The influence of Jung's Psychology on the Therapeutic Use of Music
Journal/Book: Journal of British Music Therapy. 1987; l: Herfortshire, UK. British Society for Music Therapy/APMT 69 Avondale Avenue East Barnet EN4 8NB Hertfordshire UK. l7-2l.
Abstract: This paper explores the work of two innovative music therapists and the way in which their individual approaches relate to the theories of C. G. Jung. Firstly, the author fescribes how Margaret Tilly, a concert pianist, once gave Jung a session of passive music therapy explaining that she begins to play composed music in rapport with the patient's dominant function, and gradually evokes the inferior function's qualities also using the 'masculine' and 'feminine' aspects of music. This convinced the otherwise sceptical Jung that 'from now on music should be an essential part of every analysis'.Secondly, she examines Mary Priestley's work in which the patient improvises with the therapist to make contact with feelings and unconscious material: e.g. in dreams. The author speaks from direct experience of her analytical music therapy intertherapy training with Priestley. She quotes several passages from Jung's work to explain how this therapy accords with the need to contact the image behind the emotions, and to accept the ethical obligation presented by the dreams and the need to make concrete the experiences. She finishes with a call to musicians and therapists to be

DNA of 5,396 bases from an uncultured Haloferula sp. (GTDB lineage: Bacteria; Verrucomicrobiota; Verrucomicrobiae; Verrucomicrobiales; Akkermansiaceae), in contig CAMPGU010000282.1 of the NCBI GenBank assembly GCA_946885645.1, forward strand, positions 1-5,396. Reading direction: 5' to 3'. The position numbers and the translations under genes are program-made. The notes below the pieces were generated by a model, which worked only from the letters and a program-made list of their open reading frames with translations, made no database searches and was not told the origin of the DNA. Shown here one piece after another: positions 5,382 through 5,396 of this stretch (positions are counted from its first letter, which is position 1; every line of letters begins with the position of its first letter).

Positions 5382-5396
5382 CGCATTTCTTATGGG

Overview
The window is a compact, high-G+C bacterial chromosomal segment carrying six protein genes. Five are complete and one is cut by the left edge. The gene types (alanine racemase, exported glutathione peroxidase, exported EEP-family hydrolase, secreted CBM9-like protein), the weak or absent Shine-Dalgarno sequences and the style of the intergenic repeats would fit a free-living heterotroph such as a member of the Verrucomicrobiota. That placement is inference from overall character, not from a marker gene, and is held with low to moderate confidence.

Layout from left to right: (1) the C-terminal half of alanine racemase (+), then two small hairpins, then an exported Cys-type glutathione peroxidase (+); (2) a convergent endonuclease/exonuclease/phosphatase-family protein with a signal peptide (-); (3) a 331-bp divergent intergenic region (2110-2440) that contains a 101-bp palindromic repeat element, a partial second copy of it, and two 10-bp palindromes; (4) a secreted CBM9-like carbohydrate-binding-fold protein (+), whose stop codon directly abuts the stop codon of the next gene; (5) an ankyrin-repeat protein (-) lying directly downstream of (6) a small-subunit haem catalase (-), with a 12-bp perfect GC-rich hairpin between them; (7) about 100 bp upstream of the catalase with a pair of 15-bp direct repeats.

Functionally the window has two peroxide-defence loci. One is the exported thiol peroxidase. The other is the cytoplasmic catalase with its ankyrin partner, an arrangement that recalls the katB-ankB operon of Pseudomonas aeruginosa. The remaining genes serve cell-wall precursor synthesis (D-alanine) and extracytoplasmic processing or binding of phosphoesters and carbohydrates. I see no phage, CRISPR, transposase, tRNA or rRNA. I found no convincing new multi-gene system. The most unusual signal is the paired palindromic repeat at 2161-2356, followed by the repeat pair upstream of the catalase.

Keyword(s): passive-music-therapy, improvisation, unconscious-materials, dreams-intertherapy.